Putting Dogs Behind Bars

Surrounded by barbed wire and filled to the brim with criminals, prison has the perfect amount of consistency and structure for a puppy’s training. In fact, programs have been sweeping the nation that connects dogs in need of training with prisoners who are more than willing to train them. Currently, the majority of organizations running such programs are independent nonprofits that collaborate with local correctional facilities, with government involvement being nonexistent or extremely limited. Increased government participation and funding could help broaden the reach of existing programs and kickstart the formation of several new ones.

Inmate dog training programs are quite diverse in their reach and include rescue dogs from kill shelters, retired race dogs, service dogs, and detection dogs that sniff out explosives, narcotics, and other threats. In order to participate in such programs, inmates are initially screened. In several programs, there is a prerequisite that training program applicants must have no infractions for an entire year to incentivize good behavior. Participation is entirely optional, but with waitlists up to two years long, prisoner responses to the dog training initiatives have evidently been more than enthusiastic.

Financially, sending dogs to prison is incredibly cost-effective. In addition to decreased infrastructure and labor costs, dogs trained in prison have significantly higher success rates than those raised by public volunteers. For example, San Diego’s Richard J. Donovan Correctional Facility runs a program, Prisoners Overcoming Obstacles and Creating Hope, which reports a “75-percent success rate for placing service dogs with the wounded or disabled veterans and children with autism … compared to community trained dogs which have a success rate of 30 to 40 percent.” Since it costs an estimated $10,000 per year for each dog’s training, higher success rates mean significantly lower costs and an increase in the number of families able to get a service dog they truly need.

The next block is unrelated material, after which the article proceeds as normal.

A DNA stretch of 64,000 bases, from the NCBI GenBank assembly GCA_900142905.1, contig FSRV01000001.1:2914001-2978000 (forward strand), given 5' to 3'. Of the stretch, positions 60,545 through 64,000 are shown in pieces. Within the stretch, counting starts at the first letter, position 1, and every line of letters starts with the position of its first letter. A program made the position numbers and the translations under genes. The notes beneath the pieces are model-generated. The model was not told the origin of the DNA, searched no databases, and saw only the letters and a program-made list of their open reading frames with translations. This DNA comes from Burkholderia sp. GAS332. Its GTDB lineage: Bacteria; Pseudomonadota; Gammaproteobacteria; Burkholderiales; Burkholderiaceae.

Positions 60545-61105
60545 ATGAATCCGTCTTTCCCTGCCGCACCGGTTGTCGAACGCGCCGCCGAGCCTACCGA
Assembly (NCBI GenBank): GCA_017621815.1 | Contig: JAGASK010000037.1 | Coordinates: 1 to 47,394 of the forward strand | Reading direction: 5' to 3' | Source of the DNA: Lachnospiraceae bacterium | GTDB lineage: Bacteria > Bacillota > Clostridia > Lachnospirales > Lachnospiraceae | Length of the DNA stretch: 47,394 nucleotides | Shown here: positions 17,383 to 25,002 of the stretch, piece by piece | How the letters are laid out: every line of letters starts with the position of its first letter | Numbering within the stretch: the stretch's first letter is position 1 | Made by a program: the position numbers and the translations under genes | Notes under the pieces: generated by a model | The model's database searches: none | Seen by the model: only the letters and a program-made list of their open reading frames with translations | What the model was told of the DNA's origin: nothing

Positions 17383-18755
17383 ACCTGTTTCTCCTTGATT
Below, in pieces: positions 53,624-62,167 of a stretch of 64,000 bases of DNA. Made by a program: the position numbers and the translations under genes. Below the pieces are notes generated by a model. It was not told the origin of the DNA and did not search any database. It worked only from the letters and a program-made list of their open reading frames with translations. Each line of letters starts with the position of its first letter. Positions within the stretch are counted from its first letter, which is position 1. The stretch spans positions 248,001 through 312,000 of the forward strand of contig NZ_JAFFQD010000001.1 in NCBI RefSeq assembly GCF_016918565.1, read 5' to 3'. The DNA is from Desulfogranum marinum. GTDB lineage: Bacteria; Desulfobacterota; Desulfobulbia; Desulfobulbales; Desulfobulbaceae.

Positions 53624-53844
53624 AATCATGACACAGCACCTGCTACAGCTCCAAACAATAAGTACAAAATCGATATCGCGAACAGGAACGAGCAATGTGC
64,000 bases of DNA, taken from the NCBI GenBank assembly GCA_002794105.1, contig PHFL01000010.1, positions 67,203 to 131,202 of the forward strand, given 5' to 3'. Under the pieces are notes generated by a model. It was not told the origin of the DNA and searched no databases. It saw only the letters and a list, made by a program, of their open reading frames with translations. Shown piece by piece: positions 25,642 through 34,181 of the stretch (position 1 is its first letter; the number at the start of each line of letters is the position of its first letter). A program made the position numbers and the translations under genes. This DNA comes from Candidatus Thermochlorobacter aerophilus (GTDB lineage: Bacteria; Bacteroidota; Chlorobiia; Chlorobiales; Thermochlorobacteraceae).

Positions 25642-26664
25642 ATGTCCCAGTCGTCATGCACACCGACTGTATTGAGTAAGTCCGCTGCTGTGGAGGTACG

When it comes to benefits for inmates, these programs receive resoundingly positive reviews. In terms of mental health, there is ample research that “dogs can trigger feelings of safety in humans, which will allow them to … open up and communicate more.” These effects have resulted in a decrease in the frequency of violent altercations at participating correctional institutions. The dramatic decrease in recidivism rates by program participants is particularly noteworthy. While 77 percent of released prisoners are back in prison within five years of their release, programs such as Leader Dogs for the Blind has seen a recidivism rate of 11 to 13 percent among its inmate volunteers. Such a large discrepancy cannot be solely attributed to selection bias.  

More than just man’s best friend, dogs can be taught to help the blind or disabled, to sniff out threats such as explosives or illegal narcotics, and to give a prisoner the love and purpose they need so they can rehabilitate. Funding and government collaboration should certainly be expanded to increase the number of prisons with dog training opportunities if the criminal justice system is truly meant to rehabilitate prisoners and not just lock them up.

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